Chinese Communist Party leader and President Xi Jinping led other top officials Monday in paying respects to the founder of the Communist state, Mao Zedong, ahead of a massive celebration of the People’s Republic’s 70th anniversary that will emphasize its rise to global prominence.
The unusual move saw Xi bow three times to Mao’s statue at his mausoleum in the center of Beijing’s Tiananmen Square and pay his respects to Mao’s embalmed corpse, which has lain in state in the hulking chamber since soon after his death in 1976. It was believed to be the first visit to the mausoleum by Xi and other officials since 2013, the 120th anniversary of Mao’s birth.
Xi also ascended the nearby Monument to the People’s Heroes to pay further tribute on what has been designated Martyr’s Day, just ahead of Tuesday’s National Day festivities, which will be marked by a massive military parade through the center of the city of 20 million people.
Along with other top party officials, more than 4,000 Chinese including elderly military veterans and retired senior officials, “relatives of martyrs, honorees of national medals and honorary titles,” and members of the party’s youth organization visited the monument to lay flowers and wreathes.
Sept. 30 was designated Martyr’s Day by China’s legislature in 2014, a year after Xi became president and began redoubling propaganda efforts to promote patriotism and glorify the party, as well as to cultivate a cult of personality surrounding himself unseen since the time of Mao.
The nationwide celebrations seek to highlight China’s enormous transformation from an impoverished state ravaged by Japan’s World War II invasion and a following civil war into the world’s second-largest economy. China now sits on the cutting edge of breakthrough technologies such as artificial intelligence and 5G communications and its growing military and diplomatic clout increasingly challenges U.S. leadership.
On Tuesday, Xi is expected to preside from atop iconic Tiananmen Gate over a parade that will display China’s rapidly developing arsenal, possibly including the nuclear-capable Dongfeng 41 missile that could reach the United States in 30 minutes. Plans call for 15,000 troops, more than 160 aircraft and 580 pieces of military equipment to take part in the event.
The display of military prowess is seen as a way to underscore Beijing’s ambition to enforce claims to self-governing Taiwan, virtually the entire South China Sea and territory held by Japan.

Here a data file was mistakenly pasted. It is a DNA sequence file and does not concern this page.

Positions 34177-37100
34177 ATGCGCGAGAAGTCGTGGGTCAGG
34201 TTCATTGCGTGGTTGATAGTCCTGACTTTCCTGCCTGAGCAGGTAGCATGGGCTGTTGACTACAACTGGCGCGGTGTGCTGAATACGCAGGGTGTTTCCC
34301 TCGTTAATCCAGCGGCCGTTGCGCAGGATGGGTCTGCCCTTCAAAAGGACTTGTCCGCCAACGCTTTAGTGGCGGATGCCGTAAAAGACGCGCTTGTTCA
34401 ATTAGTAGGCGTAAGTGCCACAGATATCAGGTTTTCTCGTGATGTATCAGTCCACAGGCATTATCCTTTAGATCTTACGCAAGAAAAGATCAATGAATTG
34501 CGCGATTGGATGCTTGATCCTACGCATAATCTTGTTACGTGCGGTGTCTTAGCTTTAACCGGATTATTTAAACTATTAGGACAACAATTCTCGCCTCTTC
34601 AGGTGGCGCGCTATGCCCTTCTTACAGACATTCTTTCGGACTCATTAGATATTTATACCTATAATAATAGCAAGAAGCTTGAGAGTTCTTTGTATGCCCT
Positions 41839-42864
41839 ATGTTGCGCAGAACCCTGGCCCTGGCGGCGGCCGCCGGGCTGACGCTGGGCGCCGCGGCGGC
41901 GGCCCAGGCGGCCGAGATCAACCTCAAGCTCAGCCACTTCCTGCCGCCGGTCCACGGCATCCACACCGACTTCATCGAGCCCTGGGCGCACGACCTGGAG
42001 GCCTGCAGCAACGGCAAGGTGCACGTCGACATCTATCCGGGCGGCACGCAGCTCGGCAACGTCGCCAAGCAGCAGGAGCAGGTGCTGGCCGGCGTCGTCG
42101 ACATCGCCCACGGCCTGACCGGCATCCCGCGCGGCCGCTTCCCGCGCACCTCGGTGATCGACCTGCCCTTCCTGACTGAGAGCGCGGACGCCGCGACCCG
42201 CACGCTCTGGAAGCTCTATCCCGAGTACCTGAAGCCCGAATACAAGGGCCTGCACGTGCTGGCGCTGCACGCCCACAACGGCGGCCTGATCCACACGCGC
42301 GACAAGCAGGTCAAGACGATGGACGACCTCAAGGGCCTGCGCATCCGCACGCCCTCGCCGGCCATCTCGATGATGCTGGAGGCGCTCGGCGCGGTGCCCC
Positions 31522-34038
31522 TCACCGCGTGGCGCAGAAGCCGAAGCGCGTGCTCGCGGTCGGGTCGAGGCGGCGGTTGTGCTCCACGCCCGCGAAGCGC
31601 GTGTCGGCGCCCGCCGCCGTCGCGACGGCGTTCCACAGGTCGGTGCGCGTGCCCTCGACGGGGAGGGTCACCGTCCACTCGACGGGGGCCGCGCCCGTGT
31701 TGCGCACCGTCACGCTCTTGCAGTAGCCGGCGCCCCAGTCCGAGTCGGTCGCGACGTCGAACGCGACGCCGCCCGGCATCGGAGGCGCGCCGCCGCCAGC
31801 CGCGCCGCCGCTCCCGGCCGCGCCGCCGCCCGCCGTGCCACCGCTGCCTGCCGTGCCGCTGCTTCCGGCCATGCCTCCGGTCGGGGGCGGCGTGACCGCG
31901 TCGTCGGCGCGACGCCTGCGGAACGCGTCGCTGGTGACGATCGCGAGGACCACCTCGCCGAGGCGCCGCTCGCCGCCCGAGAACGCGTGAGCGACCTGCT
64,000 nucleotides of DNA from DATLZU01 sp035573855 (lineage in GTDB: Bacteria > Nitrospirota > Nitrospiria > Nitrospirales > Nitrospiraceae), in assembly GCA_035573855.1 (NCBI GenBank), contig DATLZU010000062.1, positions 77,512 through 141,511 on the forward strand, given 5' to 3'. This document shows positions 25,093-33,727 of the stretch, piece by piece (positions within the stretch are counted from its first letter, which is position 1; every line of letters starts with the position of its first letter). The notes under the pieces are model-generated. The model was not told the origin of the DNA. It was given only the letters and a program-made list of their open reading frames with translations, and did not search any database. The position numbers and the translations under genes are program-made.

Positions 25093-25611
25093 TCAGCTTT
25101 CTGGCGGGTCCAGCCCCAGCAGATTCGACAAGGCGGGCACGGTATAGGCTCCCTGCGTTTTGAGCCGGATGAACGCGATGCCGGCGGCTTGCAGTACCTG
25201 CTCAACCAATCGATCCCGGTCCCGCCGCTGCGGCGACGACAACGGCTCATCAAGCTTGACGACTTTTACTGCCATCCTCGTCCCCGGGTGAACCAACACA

The anniversary comes as China appears more stable than ever, 30 years after the party used its military to crush a pro-democracy movement centered on Tiananmen Square. Xi has revived theatrical expressions of love of party and state that were popular under Mao and has rallied the nation to his call for the attainment of a “Chinese Dream” of global prominence, all while cracking down ruthlessly on any sign of political dissent.
Xi faces no serious political rivals and has brought the party to heel through a wide-ranging anti-corruption drive. Last year, he cemented his role as China’s most powerful ruler of the modern era by amending the constitution to remove presidential term limits, sweeping away years of efforts to systematize leadership transitions and prevent the concentration of power in any one individual.
At the same time, Xi faces a slowing economy, aging population and an ongoing dispute over trade and technology with the U.S. that has restricted China’s access to American technology and hit its imports with tariffs. Beijing has responded with duties on American products, and the escalating trade war threatens the global economy.
Xi also faces persistent anti-government protests in the semi-autonomous region of Hong Kong, where demonstrators and police clashed for a second straight day on Sunday. That sparked further chaos in the city’s business and shopping belt and drew fears of more ugly scenes during the weeklong National Day holiday.
Protesters are planning to march again Tuesday despite a police ban, posing a possible embarrassment to Xi.
The protracted unrest, approaching four months, has battered Hong Kong’s economy, with tourism plunging.
Many people view China as chipping away at the autonomy and freedoms Hong Kong was promised when the former British colony returned to Chinese rule in 1997.
Beijing has accused the U.S. and other foreign powers of fomenting the unrest in a bid to smear its reputation and weaken its control.